Detroit Personal Injury FAQs
How do I know if I have a personal injury case?
If you've been injured due to someone else’s negligence, you may be entitled to financial compensation. You could receive money for losses like time off from work, property damage, and even pain and suffering.
Should I bring anything to my first meeting with a lawyer?
Here is a list of some items you should bring with you to the first meeting:
- Police report(s) giving the story of what happened
- Doctor records of your injury and how it is being treated
- Medical bills and/or hospitalization costs
- Estimated costs for the future from your doctor or hospital (if your injury is still being treated)
- Pay stubs to show how much you make
- A list of how the injury has affected you and your family
- Insurance information
Should I sign a release or anything from an insurance company?
Not until consulting with a lawyer first! Most of the time, an insurance company will not pay you without obtaining your signature on a release. But a signed release allows the insurance company to be free from the obligation to pay anything more on your claim. It also prevents you from bringing up a lawsuit in the future.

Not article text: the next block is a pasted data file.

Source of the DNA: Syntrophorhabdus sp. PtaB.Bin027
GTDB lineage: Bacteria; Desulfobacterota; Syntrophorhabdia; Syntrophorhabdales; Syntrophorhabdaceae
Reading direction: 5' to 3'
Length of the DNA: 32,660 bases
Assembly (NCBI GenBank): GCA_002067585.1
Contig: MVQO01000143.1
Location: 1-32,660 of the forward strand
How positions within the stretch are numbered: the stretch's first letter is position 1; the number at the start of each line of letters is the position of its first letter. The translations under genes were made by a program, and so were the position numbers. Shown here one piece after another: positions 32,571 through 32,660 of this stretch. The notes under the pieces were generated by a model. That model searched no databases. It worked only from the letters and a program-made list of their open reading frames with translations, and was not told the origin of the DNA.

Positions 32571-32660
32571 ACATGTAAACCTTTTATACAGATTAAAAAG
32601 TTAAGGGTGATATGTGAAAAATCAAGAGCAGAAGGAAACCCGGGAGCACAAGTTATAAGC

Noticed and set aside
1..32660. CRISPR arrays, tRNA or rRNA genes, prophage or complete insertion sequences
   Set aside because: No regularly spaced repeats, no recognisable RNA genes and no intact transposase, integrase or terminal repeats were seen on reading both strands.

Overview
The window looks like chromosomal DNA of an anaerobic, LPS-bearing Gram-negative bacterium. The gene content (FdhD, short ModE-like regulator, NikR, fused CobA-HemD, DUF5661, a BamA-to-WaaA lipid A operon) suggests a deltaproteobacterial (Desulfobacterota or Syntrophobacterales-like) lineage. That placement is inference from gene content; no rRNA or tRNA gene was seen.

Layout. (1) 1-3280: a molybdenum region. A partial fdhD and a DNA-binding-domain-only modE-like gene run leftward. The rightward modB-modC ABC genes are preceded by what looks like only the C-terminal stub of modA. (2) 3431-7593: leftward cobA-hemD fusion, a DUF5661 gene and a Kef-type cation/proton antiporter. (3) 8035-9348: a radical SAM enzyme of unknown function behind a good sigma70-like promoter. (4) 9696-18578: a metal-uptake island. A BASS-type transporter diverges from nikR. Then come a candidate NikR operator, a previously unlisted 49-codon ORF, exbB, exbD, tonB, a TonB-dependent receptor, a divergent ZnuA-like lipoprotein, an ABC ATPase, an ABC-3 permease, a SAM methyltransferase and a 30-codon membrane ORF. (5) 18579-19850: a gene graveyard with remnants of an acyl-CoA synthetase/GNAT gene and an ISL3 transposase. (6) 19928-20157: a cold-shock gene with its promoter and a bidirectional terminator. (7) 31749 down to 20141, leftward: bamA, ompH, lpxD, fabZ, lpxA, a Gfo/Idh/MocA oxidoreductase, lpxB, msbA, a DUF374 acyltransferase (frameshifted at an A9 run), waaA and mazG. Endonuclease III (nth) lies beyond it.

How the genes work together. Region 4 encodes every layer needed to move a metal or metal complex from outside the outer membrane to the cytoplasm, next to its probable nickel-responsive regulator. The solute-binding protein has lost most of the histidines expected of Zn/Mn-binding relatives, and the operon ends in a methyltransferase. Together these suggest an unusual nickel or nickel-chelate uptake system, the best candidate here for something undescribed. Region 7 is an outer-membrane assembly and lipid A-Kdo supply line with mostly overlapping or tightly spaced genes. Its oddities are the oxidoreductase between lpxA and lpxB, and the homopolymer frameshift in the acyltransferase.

A good legal team like the attorneys at Levine Benjamin should be able to review a release and advise you whether you risk losing any rights by signing it.
The insurance company is asking for a recorded statement. Should I give one?
No! Despite what an insurance adjuster may tell you, you are not required to give a statement. Even if an insurance company sends you letters threatening to “close their file” without your statement, you should not give a statement.
Adjusters are trained to conduct interviews and to secure testimony that makes it less likely for their driver to be blamed. If you give a recorded statement, it can be used as future evidence in a lawsuit.
Should I keep track of all my medical expenses?
One of the most important things is for you to keep an accurate record of your medical bills. Here are some tips on how to keep good records:
- Ask for an itemized statement from each doctor you see
- Save all prescription bills
- Make sure your lawyer receives a copy of each medical bill, prescription bill or other bills related to your injury.
- Keep a record of medical bills – even if they are processed through an insurance carrier
I’m interested in talking with Levine Benjamin. What should I do next?
Contact our office today. We’ll arrange a consultation to discuss your potential case.